From the Introduction
My First Meeting with St. Germain
On a Sunday night, in a late Sydney summer, I sat waiting for Peter Abraham, who I hoped would channel St. Germain. According to history books, Germain was a French Count in revolutionary France known as Comte de Saint Germain, who lived from 1691-1712. Here was someone with an intriguing resume: adventurer, explorer, philosopher, scientist, alchemist, and magician. He was said to be extraordinarily intelligent, articulate, and widely published. He appeared to live many lives in one lifetime, and I was soon to discover that he had lived many lifetimes on Earth too. St Germain should be a man who had answers to my questions if Peter Abraham could channel him.
The birds and the barking dogs settled. Peter, together with friends, led an invocation, followed by a guided meditation and prayers to open a sacred space to allow beings of great power to come through and enter his body. First, a group of angels cleared the room. Then a host of beings entered with both familiar and strange names; Master Kuthumi with Lady Portia, El Moyra, and Pallas Athene, Master Hilarion with Lady Nada, Djwahl Kuhl, and Lady Leto, and Serapis Bey and Lakshmi. They would speak through Peter or his friend Michaela Clinton and guide others in the room. Their presence and their movement around the room were vividly described by Peter and by others who could “see” their unseen presence. St. Germain, however, was not among them.
Then a being called Lord Sananda entered, unannounced.
Everyone, except me, seemed to know of Lord Sananda, but when he said, “I speak as ‘Jeshua,’” I felt the pulse of excitement go through the room. He spoke gently, recounting a parable about patience and mercy using the Middle Eastern imagery of the natural beauty and fruitfulness of the vines, the vibrant color of the flowers, lilies of the field, and his love for his flock: his children. When he left, we remained in contemplation for a while until there was a rustle. The dog started barking loudly, and the cicadas joined him.
Someone new had arrived. St Germain was here!
Only those who saw him clairvoyantly knew it was St. Germain. I saw nothing.
“What’s happening?” I mouthed to my friend. She whispered that a bearded man with glossy black hair and a violet cloak was in the room. He was spinning like a top and sparkled with amethyst and gold.
“He’s like an electric shock crackling through time,” someone else explained.
After the calm of Lord Sananda, this was a dramatic entrance.
St. Germain spoke precisely and only through Peter. He offered advice and answered questions about healing, career progression, conflict resolution, dancing, music, and spiritual development. He appeared quirky but charming, compassionate, witty, and wise.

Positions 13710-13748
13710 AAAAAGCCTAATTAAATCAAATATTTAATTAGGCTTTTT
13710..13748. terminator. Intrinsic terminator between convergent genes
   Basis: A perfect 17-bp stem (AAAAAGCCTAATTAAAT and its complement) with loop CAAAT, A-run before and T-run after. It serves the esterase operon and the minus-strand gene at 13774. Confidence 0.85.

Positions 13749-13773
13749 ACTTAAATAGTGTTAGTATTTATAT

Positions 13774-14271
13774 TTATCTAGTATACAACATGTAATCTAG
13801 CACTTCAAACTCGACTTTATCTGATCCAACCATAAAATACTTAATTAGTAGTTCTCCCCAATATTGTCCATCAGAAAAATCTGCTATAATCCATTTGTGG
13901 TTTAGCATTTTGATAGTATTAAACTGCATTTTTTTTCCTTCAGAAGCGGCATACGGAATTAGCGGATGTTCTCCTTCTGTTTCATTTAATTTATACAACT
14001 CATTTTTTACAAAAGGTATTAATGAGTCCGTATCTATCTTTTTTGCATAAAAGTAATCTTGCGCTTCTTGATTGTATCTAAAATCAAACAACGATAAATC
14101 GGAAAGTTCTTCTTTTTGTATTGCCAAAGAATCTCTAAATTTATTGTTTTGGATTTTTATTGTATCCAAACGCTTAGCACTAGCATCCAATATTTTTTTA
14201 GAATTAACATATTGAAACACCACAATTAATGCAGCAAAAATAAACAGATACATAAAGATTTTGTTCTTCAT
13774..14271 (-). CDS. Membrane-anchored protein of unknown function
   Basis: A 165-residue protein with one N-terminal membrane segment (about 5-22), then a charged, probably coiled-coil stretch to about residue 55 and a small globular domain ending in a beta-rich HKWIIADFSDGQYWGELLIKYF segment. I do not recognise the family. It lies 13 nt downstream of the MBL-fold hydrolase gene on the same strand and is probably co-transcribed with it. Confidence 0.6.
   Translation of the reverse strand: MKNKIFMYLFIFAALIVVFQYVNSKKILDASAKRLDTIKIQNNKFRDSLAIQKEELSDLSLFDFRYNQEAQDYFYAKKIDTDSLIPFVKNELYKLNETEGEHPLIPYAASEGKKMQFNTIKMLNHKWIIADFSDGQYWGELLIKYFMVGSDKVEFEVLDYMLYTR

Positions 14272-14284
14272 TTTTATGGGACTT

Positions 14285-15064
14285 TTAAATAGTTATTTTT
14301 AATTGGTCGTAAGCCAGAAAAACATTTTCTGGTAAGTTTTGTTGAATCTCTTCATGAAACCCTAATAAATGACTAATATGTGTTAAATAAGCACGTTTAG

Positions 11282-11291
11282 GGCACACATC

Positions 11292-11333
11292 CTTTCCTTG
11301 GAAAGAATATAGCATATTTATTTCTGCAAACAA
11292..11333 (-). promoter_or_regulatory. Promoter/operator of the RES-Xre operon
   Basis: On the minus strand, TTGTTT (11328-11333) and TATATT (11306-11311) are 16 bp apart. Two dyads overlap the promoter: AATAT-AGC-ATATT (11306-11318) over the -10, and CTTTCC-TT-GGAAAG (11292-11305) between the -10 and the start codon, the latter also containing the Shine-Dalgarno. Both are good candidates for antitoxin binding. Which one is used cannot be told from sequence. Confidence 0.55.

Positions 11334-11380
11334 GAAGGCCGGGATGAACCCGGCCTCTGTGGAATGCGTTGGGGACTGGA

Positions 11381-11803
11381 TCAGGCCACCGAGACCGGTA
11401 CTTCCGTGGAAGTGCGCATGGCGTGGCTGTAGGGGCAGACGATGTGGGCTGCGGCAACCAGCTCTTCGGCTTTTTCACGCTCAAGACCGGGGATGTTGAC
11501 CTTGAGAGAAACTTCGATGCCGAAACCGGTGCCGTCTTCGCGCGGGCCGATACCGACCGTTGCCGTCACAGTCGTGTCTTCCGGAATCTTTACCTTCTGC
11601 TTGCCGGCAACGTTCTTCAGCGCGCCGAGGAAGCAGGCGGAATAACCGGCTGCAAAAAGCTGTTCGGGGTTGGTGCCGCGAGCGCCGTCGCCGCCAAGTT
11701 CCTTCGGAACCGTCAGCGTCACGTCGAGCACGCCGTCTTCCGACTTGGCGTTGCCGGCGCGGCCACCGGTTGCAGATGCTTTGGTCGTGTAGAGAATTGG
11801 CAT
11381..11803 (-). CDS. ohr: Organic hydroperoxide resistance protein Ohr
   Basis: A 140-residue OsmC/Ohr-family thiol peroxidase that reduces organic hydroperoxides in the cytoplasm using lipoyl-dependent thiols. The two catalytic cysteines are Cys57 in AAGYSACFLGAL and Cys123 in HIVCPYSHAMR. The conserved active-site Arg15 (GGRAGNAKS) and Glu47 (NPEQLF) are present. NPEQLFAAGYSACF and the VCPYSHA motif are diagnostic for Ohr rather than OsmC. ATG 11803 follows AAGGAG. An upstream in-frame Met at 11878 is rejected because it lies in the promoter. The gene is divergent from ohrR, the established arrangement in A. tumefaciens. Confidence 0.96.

Peter, still channelling St Germain, rose from his chair, came over to me and said, “Give me your hand.”
I was very reluctant to do so because I had been warned never to touch a channel while they were channelling for fear of causing them a shock.
“Give me your hand,” he insisted.
I held it out, and he kissed it. I was so surprised I snatched it back.
“Don’t you know who I am?” he asked.
“Yes, you are St. Germain, and you are a Master.”
“And what is that?” he asked.
Tongue-tied, I could not answer him.
I decided then to find out more about what it meant to be a Master and about St. Germain. That decision would take me to places I never thought I would go and would result in a relationship with St. Germain that would lead to this book and the uncovering of long-held secrets. I used two different channels, Peter Abraham and Dr. George Litchfield, to connect with him. Both used prayers to create a sacred space before they opened themselves up to other realms. They called on protective beings to help them, they put aside their egos to allow beings of light, and no others, to speak through them, and they worked privately, discreetly, and with patience. They were men of integrity.
From Chapter 4: Ancient Egypt
Thinking about these Lives
Imhotep, the quiet achiever, gives his name to one of the most remarkable lives of St Germain. In contrast to St Germain’s usual persona of front-line, larger than life characters, Imhotep, and those who share his energy of the Imhotep line, are no-frills, nose to the grindstone, dependable men like Captain James Cook or President Harry Truman. Explorers, navigators, scientists, architects, doctors, politicians, lawyers, physicians, presidents, philosophers, and warriors, they are always meticulous, exact and hardworking. They will deliver, like Imhotep himself, on the toughest missions and his mission was to accelerate Egyptian civilization. The Imhotep line is one of the lines of the vast energy called St Germain. When all lines are taken together, they give us a picture of the embrace of contradictions within him.
Let’s divide his millions of lives into lines. The first line of St Germain is that of the Comte de Saint-Germain himself: the international diplomat: urbane, suave, charming, super intelligent, multi-lingual, the founder of nations. It has another dimension of this first line as well. I call it the Boaz line of upright, saintly, courageous men who too exercise power, but their incorruptibility can absolutely be relied on. They fight for reform; they liberate the oppressed and are some of the best orators ever created. Joseph of Arimathea, St Patrick, and St Columba are examples.
The Dante line captures St Germain as a creature of romance. Here are his lives as poets, dramatists, writers, dreamers, diplomats, artists, actors, musicians, and dancers. Dante, formerly Homer, wrote a long love letter to his beloved Beatrix, formerly Nefertari, and as he did, he created the Italian language... Music permeates St Germain’s creativity. I am often asked about the energies of the four Beatles. Two were Hilarion, one was a Kuthumi, and one was St Germain...